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Curmudgeon - Blog
Silence – 14 July 2008
I found this poem by Thomas Hood, a British humorist and poet
(obviously this is one of his serious poems), in a book of verse
published in 1932:
By Thomas Hood
(1799 – 1845)
There is a silence where hath been no sound;
There is a silence where no sound may be;
In the cold grave, under the deep, deep sea,
Or in wide desert, where no life is found,
Which hath been mute, and still must sleep profound.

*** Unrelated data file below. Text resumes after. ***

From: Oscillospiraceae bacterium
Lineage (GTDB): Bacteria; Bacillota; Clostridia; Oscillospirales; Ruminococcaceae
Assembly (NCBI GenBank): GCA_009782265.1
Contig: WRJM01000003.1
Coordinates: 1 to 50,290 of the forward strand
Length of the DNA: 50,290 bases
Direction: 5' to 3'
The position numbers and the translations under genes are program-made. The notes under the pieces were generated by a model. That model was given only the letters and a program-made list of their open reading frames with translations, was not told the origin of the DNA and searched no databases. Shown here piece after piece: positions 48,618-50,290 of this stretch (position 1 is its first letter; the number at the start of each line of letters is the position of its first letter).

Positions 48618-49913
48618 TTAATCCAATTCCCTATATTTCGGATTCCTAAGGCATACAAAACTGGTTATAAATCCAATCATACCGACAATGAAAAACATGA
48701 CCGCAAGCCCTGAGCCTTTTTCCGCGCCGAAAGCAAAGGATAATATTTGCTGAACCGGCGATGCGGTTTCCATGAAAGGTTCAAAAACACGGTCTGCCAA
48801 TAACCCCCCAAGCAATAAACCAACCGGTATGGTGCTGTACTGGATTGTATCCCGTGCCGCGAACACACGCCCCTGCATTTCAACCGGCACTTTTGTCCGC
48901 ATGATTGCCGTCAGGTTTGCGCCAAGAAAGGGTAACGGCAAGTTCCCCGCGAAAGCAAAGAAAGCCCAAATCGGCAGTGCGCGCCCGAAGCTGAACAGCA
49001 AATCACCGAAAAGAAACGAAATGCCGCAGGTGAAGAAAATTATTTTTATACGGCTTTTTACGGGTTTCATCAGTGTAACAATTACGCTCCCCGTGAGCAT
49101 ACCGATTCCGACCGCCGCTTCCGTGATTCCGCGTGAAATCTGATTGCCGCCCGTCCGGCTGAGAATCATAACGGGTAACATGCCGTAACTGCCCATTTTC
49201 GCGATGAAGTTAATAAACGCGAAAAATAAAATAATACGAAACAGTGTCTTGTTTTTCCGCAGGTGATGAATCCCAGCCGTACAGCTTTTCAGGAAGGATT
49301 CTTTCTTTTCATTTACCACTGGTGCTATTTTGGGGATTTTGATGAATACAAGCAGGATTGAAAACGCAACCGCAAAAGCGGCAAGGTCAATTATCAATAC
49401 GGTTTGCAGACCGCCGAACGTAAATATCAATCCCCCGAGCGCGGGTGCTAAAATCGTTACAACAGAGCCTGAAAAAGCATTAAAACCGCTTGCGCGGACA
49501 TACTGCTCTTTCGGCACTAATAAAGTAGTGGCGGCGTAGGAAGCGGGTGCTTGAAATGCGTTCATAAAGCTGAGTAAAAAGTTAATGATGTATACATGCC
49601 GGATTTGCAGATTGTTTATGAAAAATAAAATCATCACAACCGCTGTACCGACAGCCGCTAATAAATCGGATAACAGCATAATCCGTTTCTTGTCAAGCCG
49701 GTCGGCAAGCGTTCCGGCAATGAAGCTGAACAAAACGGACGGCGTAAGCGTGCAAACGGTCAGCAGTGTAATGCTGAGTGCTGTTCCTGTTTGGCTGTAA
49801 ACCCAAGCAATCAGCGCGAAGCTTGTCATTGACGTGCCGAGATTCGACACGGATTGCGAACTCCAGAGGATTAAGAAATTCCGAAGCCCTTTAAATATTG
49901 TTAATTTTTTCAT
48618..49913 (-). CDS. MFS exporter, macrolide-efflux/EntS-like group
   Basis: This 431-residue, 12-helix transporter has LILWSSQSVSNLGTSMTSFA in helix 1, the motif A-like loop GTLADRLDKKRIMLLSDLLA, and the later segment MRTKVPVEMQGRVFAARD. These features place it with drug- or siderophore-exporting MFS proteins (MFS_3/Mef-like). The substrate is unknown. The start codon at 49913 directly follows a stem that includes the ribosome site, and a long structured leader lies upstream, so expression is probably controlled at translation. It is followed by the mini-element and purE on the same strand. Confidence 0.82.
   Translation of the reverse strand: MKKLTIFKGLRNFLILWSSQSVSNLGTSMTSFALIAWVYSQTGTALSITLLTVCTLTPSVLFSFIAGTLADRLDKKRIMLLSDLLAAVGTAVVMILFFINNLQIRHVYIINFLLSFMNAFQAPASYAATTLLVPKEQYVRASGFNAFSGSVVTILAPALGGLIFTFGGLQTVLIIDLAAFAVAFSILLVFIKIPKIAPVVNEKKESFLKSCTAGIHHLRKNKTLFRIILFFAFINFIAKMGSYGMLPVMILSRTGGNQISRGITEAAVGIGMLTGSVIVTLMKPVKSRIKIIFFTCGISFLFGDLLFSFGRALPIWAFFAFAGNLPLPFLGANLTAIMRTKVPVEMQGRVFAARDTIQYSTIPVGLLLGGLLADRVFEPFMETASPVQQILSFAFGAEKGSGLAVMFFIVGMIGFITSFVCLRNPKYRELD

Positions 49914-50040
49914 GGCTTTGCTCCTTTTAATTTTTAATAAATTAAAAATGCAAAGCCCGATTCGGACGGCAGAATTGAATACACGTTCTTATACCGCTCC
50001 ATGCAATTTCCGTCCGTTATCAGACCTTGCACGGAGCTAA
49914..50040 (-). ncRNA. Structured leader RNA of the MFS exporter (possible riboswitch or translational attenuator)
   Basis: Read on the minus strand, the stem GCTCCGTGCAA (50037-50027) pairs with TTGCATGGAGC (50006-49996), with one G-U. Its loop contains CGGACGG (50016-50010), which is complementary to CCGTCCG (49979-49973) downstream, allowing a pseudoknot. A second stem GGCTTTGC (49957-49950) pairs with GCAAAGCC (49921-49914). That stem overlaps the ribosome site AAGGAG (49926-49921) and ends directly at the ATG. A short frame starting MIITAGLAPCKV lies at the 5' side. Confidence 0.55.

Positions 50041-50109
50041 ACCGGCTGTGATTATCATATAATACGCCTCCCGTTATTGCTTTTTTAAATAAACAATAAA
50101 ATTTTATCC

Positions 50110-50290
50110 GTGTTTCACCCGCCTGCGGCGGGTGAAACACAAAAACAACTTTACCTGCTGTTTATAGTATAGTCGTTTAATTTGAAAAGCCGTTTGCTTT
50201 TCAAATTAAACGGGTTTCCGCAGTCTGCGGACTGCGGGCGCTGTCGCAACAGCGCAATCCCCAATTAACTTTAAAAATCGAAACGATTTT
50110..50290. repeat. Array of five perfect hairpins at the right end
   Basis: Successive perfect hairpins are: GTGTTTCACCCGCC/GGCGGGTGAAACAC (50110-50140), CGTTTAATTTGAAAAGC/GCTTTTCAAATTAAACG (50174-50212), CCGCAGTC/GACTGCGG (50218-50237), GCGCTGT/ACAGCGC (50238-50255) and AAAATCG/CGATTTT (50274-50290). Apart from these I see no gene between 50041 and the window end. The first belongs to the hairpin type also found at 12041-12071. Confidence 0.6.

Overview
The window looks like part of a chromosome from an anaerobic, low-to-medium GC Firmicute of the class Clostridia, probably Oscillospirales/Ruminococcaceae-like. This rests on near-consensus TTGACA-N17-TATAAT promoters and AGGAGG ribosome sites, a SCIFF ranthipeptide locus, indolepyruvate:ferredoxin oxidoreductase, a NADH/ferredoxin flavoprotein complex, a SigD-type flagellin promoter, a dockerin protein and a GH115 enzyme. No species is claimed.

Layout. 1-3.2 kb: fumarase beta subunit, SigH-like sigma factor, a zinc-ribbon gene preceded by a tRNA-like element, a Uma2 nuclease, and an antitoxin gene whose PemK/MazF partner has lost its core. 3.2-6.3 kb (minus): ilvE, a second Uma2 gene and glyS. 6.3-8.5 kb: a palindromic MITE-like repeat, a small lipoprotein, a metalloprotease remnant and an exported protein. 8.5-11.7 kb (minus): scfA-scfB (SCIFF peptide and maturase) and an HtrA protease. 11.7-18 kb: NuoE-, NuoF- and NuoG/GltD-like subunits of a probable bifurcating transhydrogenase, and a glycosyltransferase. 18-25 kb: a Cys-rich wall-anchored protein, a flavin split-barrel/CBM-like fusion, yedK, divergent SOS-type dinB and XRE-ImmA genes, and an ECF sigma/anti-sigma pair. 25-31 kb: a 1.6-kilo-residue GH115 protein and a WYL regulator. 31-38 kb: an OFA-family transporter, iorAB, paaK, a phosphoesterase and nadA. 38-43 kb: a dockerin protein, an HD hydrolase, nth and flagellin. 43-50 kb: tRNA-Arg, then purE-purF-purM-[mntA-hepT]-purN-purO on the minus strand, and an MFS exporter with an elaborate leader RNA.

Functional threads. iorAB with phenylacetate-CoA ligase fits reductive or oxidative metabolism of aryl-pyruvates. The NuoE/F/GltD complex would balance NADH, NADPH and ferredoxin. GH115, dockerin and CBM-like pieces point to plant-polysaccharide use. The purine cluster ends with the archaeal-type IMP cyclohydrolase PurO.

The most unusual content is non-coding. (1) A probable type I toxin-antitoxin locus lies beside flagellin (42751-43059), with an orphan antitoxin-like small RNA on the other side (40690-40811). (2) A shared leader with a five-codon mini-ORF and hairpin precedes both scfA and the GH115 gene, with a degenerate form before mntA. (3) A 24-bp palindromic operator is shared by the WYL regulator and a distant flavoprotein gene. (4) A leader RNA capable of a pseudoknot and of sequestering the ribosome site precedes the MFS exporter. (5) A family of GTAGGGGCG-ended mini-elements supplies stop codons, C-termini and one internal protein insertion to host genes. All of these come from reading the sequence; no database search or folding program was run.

No voice is hushed, no life treads silently;
But cloud, and cloudy shadows wander free,
That never spoke, over the idle ground.
But in green ruins, in the desolate walls
Of antique palaces, where Man hath been,
Though the dun fox, or wild hyena, calls,
And owls, that flit continually between,
Shriek to the echo, and the low winds moan,
There the true Silence is, self-conscious and alone.
For Thomas Hood’s poem NO! visit:
For a collection of poems and stories, visit:
No! I see all the beauty of God's creation and I'm joyful. At the
same time, I see all the suffering and corruption going on in the
world, and feel called to help expose and end it so that we may have true
peace and compassion.
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